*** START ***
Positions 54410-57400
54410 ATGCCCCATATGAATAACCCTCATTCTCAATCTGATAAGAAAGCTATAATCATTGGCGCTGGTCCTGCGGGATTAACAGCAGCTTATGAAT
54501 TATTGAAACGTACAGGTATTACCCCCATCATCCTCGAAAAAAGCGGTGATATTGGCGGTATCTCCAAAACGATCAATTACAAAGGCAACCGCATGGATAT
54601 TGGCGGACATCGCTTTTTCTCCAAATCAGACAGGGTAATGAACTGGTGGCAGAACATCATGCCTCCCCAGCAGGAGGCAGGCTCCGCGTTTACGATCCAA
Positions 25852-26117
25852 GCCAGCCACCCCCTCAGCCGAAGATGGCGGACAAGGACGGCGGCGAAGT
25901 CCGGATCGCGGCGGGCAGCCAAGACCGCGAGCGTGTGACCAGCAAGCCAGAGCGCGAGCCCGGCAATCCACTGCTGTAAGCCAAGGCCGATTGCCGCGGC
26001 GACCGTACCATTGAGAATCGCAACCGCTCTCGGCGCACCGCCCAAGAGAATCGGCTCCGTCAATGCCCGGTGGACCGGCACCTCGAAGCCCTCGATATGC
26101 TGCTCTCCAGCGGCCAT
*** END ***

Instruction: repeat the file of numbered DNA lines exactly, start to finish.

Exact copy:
Positions 54410-57400
54410 ATGCCCCATATGAATAACCCTCATTCTCAATCTGATAAGAAAGCTATAATCATTGGCGCTGGTCCTGCGGGATTAACAGCAGCTTATGAAT
54501 TATTGAAACGTACAGGTATTACCCCCATCATCCTCGAAAAAAGCGGTGATATTGGCGGTATCTCCAAAACGATCAATTACAAAGGCAACCGCATGGATAT
54601 TGGCGGACATCGCTTTTTCTCCAAATCAGACAGGGTAATGAACTGGTGGCAGAACATCATGCCTCCCCAGCAGGAGGCAGGCTCCGCGTTTACGATCCAA
Positions 25852-26117
25852 GCCAGCCACCCCCTCAGCCGAAGATGGCGGACAAGGACGGCGGCGAAGT
25901 CCGGATCGCGGCGGGCAGCCAAGACCGCGAGCGTGTGACCAGCAAGCCAGAGCGCGAGCCCGGCAATCCACTGCTGTAAGCCAAGGCCGATTGCCGCGGC
26001 GACCGTACCATTGAGAATCGCAACCGCTCTCGGCGCACCGCCCAAGAGAATCGGCTCCGTCAATGCCCGGTGGACCGGCACCTCGAAGCCCTCGATATGC
26101 TGCTCTCCAGCGGCCAT